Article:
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Why Is My Cat Panting?

Bridget is a long-time cat owner, cat sitter, and cat lover with years of feline research and hands-on experience.

A Panting Cat is Not Usually a Happy Cat!

A Panting Cat is Not Usually a Happy Cat!

What Does Cat Panting Look Like?

The most important thing to know is that cats pant too! However, panting in cats is not a typical cat behavior. It certainly can mean that the cat is stressed or excited, but it can also indicate that something is wrong. This is why it is so important to seek out the cause of the panting.

Panting is rapid, loud, open-mouthed breathing, similar to dog panting. This allows saliva to evaporate from the tongue of the cat so that they are better able to cool down.

Watch For Signs of Overheating or Other Illness in Your Panting Cat

Watch For Signs of Overheating or Other Illness in Your Panting Cat

What Are the Causes of Cat Panting?

There are a number of reasons that a cat may be panting:

  • Stress: This is particularly likely on car rides, as many cats find them to be incredibly stressful. If this is the case, the panting will begin once the cat is in the carrier or the car, and will end once the cat has had some time to settle back in at home.
  • Exertion: If your cat is playing hard, especially in the heat, they may be panting as a way to cool down. Usually, the cat will become tired and will lay down while panting ever-so-slightly. After a few minutes, the cat's breathing should regulate and go back to normal. If not, watch for signs of heatstroke.
  • Upper Respiratory Tract Problem: An infection in the upper respiratory tract, or a cyst or blockage in the nose or throat may cause a cat to pant. This would likely come on slowly and will worsen over time.
  • Lower Respiratory Tract Problem: Pulmonary edema, asthma, a growth in the chest or a diaphragmatic hernia could also all cause breathing problems for a cat, including panting. This also would be slow-onset and would worsen over time.
  • Heart/Lung Problem: Heartworm or lungworm may cause panting in a cat due to inadequate oxygen, as may cardiovascular disease or heart failure. The cat could also have a ruptured thoracic duct.
  • Other Miscellaneous Causes: These may include carbon monoxide poisoning, poisoning from an ingested chemical, FIP, anemia, pressure in the abdomen and chest caused by pregnancy, and more.

Because there are so many possible causes, it is important to seek out professional advice if a cat experiences new onset panting, especially if it happens often or over a long period of time.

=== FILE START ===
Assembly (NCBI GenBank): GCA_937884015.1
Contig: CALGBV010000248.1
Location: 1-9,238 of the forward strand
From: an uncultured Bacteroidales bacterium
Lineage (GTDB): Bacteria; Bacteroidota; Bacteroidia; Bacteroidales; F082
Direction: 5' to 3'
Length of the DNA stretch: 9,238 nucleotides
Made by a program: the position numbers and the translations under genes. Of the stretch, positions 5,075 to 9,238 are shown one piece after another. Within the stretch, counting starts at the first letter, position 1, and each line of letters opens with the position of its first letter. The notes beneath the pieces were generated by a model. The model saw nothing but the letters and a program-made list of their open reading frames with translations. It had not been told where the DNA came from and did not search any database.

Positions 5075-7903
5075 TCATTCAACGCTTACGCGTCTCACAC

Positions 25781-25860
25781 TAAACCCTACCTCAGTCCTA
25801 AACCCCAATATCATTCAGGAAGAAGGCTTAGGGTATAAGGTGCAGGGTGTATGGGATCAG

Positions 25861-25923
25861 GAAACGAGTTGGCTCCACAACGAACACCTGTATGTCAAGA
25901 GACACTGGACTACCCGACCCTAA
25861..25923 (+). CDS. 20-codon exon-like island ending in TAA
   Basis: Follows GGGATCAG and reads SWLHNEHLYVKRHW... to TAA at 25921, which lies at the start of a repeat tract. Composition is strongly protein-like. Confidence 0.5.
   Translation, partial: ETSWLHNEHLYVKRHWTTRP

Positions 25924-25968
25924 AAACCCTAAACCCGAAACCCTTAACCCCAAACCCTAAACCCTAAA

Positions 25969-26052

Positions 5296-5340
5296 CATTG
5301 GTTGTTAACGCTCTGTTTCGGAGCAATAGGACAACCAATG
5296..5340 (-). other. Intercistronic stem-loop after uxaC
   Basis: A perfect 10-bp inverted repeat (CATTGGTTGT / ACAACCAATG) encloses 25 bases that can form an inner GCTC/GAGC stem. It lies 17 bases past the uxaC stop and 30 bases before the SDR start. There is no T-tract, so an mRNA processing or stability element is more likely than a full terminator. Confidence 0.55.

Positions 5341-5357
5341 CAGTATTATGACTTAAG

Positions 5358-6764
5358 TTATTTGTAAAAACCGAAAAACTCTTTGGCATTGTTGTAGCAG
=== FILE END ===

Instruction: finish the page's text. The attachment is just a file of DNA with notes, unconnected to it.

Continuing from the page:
If your panting cat is also hiding, drooling, crouching with shoulders and elbows back and head stretched out, has purple or blue gums, shallow breathing, loud breathing, won't move from its spot, or he/she is refusing food, find a cool place for the cat and seek help immediately! These may be signs of heat stroke!

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How Can I Help My Panting Cat?

  • Cooling measures are the first thing to try when a cat begins panting. Some cats enjoy playing with and licking ice cubes. You can also try encouraging the cat to rest in a cool, air-conditioned area or in a room with a fan. Cats who appear to be suffering from heatstroke may also benefit from a cool (but not cold) wet washcloth on their tummy.
  • If the cat appears to be panting because of stress, attempt to remove the stressor and re-assess when the cat is in a calm, reassuring environment.
  • If you believe that there may be a medical cause for the panting, or if it is not improving quite quickly, contact your vet immediately!

An Excellent Example of a Cat Panting

Overall, it is important to know that cats do pant, but it is not a typical behavior and it usually signals that something is awry. It is extremely important to keep an eye on the cat to ensure that the panting is short-lived and that his or her breathing normalizes quite quickly. Otherwise, seek medical care so that they can find a cause and do their best to ensure that your cat can continue to live a happy and healthy life!

This article is accurate and true to the best of the author’s knowledge. It is not meant to substitute for diagnosis, prognosis, treatment, prescription, or formal and individualized advice from a veterinary medical professional. Animals exhibiting signs and symptoms of distress should be seen by a veterinarian immediately.

© 2018 Bridget F


Bridget F (author) from USA on September 12, 2018:

FlourishAnyway, Awwww!!! I'm so sorry about Elmer! I'm glad that you were able to seek help for him, though, and to save him some suffering. Thank you for stopping by and for sharing!

FlourishAnyway from USA on September 11, 2018:

I had a sweet white cat named Elmer who was rapidly panting and doing open mouth breathing like he could not catch his breath. He was in the house with me and not at all hot, and there was no apparent cause leading to the incident. He was obviously in distress, scuttling from one location to under a bed, etc. I knew I needed to get Elmer to the emergency vet ASAP. He had unfortunately thrown a clot in his lungs, apparently as a result of a heart condition I didn’t know he had. He suffered a pulmonary thromboembolism according to the vet, and we had to euthanize him for his own peace and comfort. If in doubt, it’s definitely best to see a vet. So sad but I’m glad he didn’t die alone.

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